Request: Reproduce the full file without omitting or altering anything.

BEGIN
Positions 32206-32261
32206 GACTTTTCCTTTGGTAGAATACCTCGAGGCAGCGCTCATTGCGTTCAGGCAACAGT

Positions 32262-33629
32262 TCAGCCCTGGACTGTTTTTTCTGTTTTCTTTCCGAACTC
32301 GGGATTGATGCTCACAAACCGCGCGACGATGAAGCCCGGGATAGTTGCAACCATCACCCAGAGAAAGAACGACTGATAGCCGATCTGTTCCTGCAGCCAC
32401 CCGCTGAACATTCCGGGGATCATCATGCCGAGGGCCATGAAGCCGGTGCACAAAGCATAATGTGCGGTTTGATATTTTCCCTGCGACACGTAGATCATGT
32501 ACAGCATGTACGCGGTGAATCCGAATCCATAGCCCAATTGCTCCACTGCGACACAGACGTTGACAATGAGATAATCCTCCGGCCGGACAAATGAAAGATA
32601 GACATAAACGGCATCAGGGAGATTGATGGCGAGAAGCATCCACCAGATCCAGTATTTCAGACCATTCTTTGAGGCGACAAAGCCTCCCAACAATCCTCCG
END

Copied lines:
Positions 32206-32261
32206 GACTTTTCCTTTGGTAGAATACCTCGAGGCAGCGCTCATTGCGTTCAGGCAACAGT

Positions 32262-33629
32262 TCAGCCCTGGACTGTTTTTTCTGTTTTCTTTCCGAACTC
32301 GGGATTGATGCTCACAAACCGCGCGACGATGAAGCCCGGGATAGTTGCAACCATCACCCAGAGAAAGAACGACTGATAGCCGATCTGTTCCTGCAGCCAC
32401 CCGCTGAACATTCCGGGGATCATCATGCCGAGGGCCATGAAGCCGGTGCACAAAGCATAATGTGCGGTTTGATATTTTCCCTGCGACACGTAGATCATGT
32501 ACAGCATGTACGCGGTGAATCCGAATCCATAGCCCAATTGCTCCACTGCGACACAGACGTTGACAATGAGATAATCCTCCGGCCGGACAAATGAAAGATA
32601 GACATAAACGGCATCAGGGAGATTGATGGCGAGAAGCATCCACCAGATCCAGTATTTCAGACCATTCTTTGAGGCGACAAAGCCTCCCAACAATCCTCCG